October 12, 2018
Creating a company where everyone can be themselves
OMRON's approach to sexual minorities
"What is it to be masculine or feminine?"
In Japan's workplace, discriminatory expressions against LGBTs* still overflow in everyday conversation. To discuss workplace improvements to change this situation, the "work with Pride 2018" conference was held on October 11, 2018, at which members of the OMRON Diversity Promotion Section participated.
*- L: Lesbian, G: Gay, B: Bisexual, T: Transgender
Learning about sexual minorities as the first step in LGBT promotion
OMRON's Diversity Promotion Section has been taking initiatives since 2012 to facilitate maximal performance of all employees. They first focused on women and people with disabilities, and in 2015, started implementing measures to create a workplace where members of LGBT can perform at their best.
What manager Uemura first did upon starting the LGBT initiatives was to understand what the term "LGBT" meant.
"In the beginning, although we were promoting LGBT, we didn't really understand what it was. So, we first tried to understand ourselves what the term meant."
After having learned the basics and the current situation, they needed to explore the various possible actions to take.
As a starting point for this exploration phase, they invited Ms. Muraki as lecturer for training of personnel affairs, general affairs and recruitment staff. Ms. Muraki is from the NPO corporation "NIJIIRO (rainbow) DIVERSITY," which promotes the creation of a workplace where LGBT members can actively participate.
This training was met with positive responses and led to creating a momentum for each person to start thinking about what they can do for LGBTs.
"The first thing we did was to make the toilet for wheelchair users in our building available for everyone. What started as one employee's suggestion is now spreading throughout the OMRON Group."
The sign outside the all-inclusive restrooms at OMRON
At first, the training was limited to certain employees such as those in the personnel affairs and general affairs department. However, they soon felt the importance of having more people learn about LGBT and the initiative was expanded to human rights training for all employees.
"The human rights training material was originally one page long, but it has been evolving every year according to the level of comprehension. This year the human rights training for all employees will include content on how employees may respond when LGBT members come out."
The implementation of such activities brought on some visible changes. For example, LGBT members began to consult the Diversity Promotion Section as well as their immediate bosses about their concerns.
A workplace where troubles are heard and dealt with on an individual basis
One of the greatest concerns that working LGBTs have in the workplace is related to coming out. Not coming out to their bosses and colleagues signifies hiding their sexuality, an important part of their identity. In such a state, they may often feel stress in communication, etc. Moreover, they may feel as if they do not belong to their workplace, which can sometimes hinder their performance.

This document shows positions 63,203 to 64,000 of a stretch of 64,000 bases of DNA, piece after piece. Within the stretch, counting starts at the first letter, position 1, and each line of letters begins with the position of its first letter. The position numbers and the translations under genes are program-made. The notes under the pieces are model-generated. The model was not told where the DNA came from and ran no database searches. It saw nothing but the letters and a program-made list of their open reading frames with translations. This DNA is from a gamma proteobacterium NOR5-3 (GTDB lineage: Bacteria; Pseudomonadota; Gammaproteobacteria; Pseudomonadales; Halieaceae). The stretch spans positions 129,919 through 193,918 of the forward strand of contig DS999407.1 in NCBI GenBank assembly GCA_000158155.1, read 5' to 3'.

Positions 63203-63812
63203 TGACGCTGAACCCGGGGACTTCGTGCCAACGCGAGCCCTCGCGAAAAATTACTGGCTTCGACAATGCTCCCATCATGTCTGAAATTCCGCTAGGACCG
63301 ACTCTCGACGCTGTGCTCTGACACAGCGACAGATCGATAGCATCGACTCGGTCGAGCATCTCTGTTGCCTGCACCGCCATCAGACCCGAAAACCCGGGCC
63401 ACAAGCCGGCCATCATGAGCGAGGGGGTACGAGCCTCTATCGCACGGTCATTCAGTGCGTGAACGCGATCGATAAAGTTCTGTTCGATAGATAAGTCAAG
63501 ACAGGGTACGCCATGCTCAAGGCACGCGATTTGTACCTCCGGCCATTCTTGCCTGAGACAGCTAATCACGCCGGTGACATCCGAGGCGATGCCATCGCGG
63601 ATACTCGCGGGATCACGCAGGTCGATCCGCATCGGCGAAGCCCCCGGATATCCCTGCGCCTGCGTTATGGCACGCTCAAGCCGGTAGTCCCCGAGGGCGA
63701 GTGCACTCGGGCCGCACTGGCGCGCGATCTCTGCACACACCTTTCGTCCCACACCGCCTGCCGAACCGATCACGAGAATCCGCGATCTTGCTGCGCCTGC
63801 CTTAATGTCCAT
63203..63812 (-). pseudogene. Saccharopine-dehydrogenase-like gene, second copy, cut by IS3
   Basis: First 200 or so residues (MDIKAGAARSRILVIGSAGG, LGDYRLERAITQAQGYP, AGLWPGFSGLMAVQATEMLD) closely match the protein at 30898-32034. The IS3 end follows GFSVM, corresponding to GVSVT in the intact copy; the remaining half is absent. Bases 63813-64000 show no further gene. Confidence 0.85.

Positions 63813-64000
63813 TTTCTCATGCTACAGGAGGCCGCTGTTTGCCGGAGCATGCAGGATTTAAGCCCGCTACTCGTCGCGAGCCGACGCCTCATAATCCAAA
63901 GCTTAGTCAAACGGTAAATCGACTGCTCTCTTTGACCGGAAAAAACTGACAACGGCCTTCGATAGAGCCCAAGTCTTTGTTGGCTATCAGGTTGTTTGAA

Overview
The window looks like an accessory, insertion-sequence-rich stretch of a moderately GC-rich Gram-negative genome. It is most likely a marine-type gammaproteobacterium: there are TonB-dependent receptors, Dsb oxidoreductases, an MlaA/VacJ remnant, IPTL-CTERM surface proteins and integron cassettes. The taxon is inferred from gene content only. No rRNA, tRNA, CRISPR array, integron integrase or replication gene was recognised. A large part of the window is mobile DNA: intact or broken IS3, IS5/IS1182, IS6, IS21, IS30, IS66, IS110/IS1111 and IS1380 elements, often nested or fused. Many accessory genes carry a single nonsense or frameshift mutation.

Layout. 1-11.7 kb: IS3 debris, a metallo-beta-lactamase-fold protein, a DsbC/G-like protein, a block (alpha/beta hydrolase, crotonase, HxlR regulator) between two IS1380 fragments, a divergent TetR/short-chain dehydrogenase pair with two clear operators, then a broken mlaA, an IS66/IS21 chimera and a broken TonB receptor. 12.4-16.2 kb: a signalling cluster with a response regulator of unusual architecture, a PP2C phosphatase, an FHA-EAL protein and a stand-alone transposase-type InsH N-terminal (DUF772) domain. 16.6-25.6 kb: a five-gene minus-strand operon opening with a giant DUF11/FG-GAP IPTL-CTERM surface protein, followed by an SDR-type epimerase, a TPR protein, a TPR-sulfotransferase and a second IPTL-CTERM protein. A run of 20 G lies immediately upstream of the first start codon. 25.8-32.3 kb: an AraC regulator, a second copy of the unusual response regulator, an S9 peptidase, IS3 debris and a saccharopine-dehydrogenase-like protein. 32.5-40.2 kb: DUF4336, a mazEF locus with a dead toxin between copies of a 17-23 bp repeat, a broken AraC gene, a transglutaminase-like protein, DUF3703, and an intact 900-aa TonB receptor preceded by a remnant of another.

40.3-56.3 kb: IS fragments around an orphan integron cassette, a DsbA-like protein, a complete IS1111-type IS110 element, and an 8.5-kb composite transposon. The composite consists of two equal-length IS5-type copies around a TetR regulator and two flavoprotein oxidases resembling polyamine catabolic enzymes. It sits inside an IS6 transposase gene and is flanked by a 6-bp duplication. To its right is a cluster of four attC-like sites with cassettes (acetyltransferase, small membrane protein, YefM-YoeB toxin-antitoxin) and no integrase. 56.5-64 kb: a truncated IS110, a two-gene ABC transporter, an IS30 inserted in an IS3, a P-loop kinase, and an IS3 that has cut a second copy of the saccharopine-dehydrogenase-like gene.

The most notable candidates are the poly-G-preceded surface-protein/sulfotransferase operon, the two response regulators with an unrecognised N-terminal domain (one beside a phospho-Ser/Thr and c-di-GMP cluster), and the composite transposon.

Through the training, prejudice towards LGBT members in the workplace has diminished. In turn, there is now a sense of peace of mind that others will be understanding of the problems faced by LGBTs.
"Each person is faced with a different trouble. We start by listening to each of them and thinking together," says Uemura.
She says that through such efforts, they have learned many lessons.
"Through the experience of implementing various initiatives, I have found out three things.
The first is that slowly the environment has improved so that individuals can receive in-house consultation if they wish. The second is to not label LGBT members as one big group, but to listen and respond to the each of them individually. And thirdly, that realizing requests of each individual may require time. Companies have their own circumstances such as budget for equipment investment and priority for different initiatives. We believe that it is important to build relationships of trust and to find answers together by sharing these circumstances as well. We are likely to continue to receive many consultations. We hope to face each of these cases and grow by thinking together."
Chie Uemura, Manager of Diversity Promotion Section,
Global Human Resources and Administration HQ
Accept and progress together
The "work with Pride 2018" had participation from 153 companies and organizations across Japan.
At the conference, participants discuss improvements to the workplace environment. In addition, the work with Pride Index Steering Committee evaluates each company's efforts toward LGBT inclusion based on its own index.
OMRON was awarded the Gold award for the second consecutive year for the enlightenment and promotional activities for LGBTs mentioned in this article.
However, although efforts for LGBT were approved this time, they believe OMRON's initiatives are still under development.
The proportion of LGBT people in the world is 6 to 8%. For them to work creatively without feeling conflict and oppression, the workplace must continue to evolve. We must also consider those outside OMRON such as students who wish to newly join the company and our clients in addition to those within the company.
We will continue to promote LGBTs, to create an environment where everyone can demonstrate their individuality and work freely. This will lead to fueling our power to create new value. OMRON will continue its evolution.